US exemption over Iranian oil trade shows China's power:Report

The US decision to exempt China from its unilateral sanctions over imports of Iranian oil reflected "China's power" and a "victory", a state-run Chinese daily said today, playing down Beijing's move to reduce oil imports from the Islamic Republic.

The US "decision has helped avoid direct diplomatic conflict and possible trade war between the two countries and is widely viewed as the result of compromise", Global Times said in an editorial titled 'sanctions exemption shows China's power'.

Questioning US policy of unilateral sanctions against Iran, it said: "the truth is the US has failed to achieve its desired goal of blocking Iran's oil exports. Many exempted countries haven't significantly reduced their oil purchases from Iran. At present, Washington appears to want to leave them well alone."

Admitting that China too has reduced Iranian oil imports, it said the exemption is a "satisfactory result that maintains China's interests, saves face, and avoids an impasse with the US. The result can be seen as a victory over the US."

"China should be more confident when dealing with the US in the future, be more determined when resisting pressure from the US, and tougher over compromise. We should speak out and voice our core interests and the bottom line, and not be too worried at the beginning about US reactions," it said.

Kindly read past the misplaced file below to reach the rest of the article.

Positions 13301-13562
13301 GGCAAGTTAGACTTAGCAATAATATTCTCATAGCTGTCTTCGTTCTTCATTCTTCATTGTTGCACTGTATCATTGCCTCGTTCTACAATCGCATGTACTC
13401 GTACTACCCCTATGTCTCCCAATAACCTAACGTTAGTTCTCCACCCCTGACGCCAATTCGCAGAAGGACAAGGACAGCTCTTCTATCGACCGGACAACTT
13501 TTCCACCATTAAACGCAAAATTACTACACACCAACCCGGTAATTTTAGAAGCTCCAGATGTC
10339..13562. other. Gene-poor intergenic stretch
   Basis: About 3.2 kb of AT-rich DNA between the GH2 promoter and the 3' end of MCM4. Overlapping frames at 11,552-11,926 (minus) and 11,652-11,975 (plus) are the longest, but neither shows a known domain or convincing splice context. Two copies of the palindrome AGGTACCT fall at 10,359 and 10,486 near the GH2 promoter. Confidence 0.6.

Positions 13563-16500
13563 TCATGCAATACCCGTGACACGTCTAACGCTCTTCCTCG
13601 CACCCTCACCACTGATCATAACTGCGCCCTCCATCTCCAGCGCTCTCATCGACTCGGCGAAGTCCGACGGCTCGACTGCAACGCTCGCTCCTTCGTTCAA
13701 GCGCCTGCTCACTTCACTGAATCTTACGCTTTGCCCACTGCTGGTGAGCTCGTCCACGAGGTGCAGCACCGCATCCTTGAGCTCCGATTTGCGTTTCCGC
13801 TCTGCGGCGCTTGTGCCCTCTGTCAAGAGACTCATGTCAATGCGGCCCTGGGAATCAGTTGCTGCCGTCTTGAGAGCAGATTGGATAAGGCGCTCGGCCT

However, Chinese experts said the exemption of China from the sanctions came as the country had "significantly reduced" its crude oil purchases from Iran.

"It probably only means the sanctions have been delayed, because no country can replace Iran to provide over 20 million tonnes of crude oil every year to China," Qu Xing, head of the China Institute of International Studies, told state-run Xinhua news agency.
China is Iran's third-largest oil importer, with a total of 27 million tonnes of the resource imported from the country in 2011. If the sanctions take effect in China, the world's second-largest economy will likely suffer tremendous loss.

However, US will fare poorly if sanctions are imposed against China's financial institutions, as the two economies are highly inter-dependent, with a two-way trade volume of USD 446.7 billion last year, Qu said.

In addition, the two countries have significant two-way financial investment. The top US banks all own equities in Chinese banks, while Chinese financial institutions have also invested heavily in US corporate bonds and equities.

As US financial businesses in China far outnumber those of China in the United States, the latter will face unaffordable loss if the former takes countermeasures against US financial sanctions, experts have warned, he said.

"It will be a lose-lose situation if the United States imposes sanctions against China," Qu said

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